This is a statement made by Daphne Caruana Galizia's family with reference to the opinion piece by Mark Anthony Falzon 'Reporters without arguments'.
At the time of Daphne Caruana Galizia’s murder, she had not been offered police protection for over four years, save for the three days immediately following the 2017 election (4-6 June). The previous offer of police protection — an officer stationed outside the entrance to her home — was immediately made following the election of the Labour Party to government in 2013. The offer, from then Commissioner Rizzo, was accepted.
If the government knew or ought to have known about a serious risk to Daphne’s life, it was legally obliged to do everything possible to prevent her assassination. In matters of state liability, not being able to trust the police is not a mitigating factor for the government, but an exacerbating one.
Daphne was not happy to risk her life. This is an absurd normalisation of the state’s dereliction of duty to protect life. It is the responsibility of the Maltese state - and not of the murder victim or her family - to ensure its own compliance with human rights law. Justice and the prevention of crime through deterrence are duties of the state, not of the victims of crime.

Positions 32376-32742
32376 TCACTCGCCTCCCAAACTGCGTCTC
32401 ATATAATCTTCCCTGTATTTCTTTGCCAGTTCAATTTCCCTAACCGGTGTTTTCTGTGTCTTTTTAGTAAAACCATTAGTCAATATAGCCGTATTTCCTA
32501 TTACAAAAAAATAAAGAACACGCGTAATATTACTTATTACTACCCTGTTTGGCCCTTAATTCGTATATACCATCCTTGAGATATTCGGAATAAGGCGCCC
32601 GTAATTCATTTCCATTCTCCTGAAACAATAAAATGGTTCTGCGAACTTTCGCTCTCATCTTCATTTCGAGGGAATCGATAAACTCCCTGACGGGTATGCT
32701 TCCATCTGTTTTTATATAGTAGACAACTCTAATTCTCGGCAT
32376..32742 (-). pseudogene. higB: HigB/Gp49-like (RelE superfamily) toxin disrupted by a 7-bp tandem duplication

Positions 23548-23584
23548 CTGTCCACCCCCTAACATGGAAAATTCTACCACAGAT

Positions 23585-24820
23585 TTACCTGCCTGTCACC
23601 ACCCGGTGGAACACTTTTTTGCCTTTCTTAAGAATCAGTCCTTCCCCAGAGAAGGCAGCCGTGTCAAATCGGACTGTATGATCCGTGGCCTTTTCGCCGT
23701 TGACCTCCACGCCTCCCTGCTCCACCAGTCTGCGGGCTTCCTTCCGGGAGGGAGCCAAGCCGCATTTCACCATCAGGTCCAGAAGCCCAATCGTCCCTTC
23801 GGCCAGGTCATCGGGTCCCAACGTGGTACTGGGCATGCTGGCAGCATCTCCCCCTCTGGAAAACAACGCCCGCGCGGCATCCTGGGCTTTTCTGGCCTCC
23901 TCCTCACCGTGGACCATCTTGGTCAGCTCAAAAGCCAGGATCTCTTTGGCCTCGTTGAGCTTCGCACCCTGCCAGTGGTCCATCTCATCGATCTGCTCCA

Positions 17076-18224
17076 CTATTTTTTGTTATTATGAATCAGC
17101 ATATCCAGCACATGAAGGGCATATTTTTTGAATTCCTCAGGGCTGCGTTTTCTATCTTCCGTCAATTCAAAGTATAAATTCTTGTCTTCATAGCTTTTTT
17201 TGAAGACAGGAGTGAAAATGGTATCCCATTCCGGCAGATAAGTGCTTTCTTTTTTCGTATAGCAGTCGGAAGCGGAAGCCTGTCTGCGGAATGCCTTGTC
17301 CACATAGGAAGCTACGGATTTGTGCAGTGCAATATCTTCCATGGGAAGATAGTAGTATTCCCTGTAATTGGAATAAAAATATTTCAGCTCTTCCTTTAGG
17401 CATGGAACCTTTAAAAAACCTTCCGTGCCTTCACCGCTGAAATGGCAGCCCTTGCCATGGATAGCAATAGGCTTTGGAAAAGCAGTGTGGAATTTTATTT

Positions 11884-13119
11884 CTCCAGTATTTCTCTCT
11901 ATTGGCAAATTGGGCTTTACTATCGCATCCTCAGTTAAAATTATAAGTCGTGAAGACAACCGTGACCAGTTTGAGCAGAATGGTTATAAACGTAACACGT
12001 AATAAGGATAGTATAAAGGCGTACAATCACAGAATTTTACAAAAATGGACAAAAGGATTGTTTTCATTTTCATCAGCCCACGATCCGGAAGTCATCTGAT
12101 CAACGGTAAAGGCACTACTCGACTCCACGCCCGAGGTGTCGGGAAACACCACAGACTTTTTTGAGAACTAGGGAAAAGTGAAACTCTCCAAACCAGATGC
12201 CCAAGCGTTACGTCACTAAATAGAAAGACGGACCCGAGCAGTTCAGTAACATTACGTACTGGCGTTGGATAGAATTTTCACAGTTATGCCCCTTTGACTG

The case for a public inquiry into the circumstances of Daphne's murder derives from Article 2 of the European Convention on Human Rights. It is explained in detail by the human rights and civil liberties experts at Doughty Street Chambers and Bhatt Murphy solicitors in their legal opinions published here, here, and here.
Independent journalism costs money. Support Times of Malta for the price of a coffee.Support Us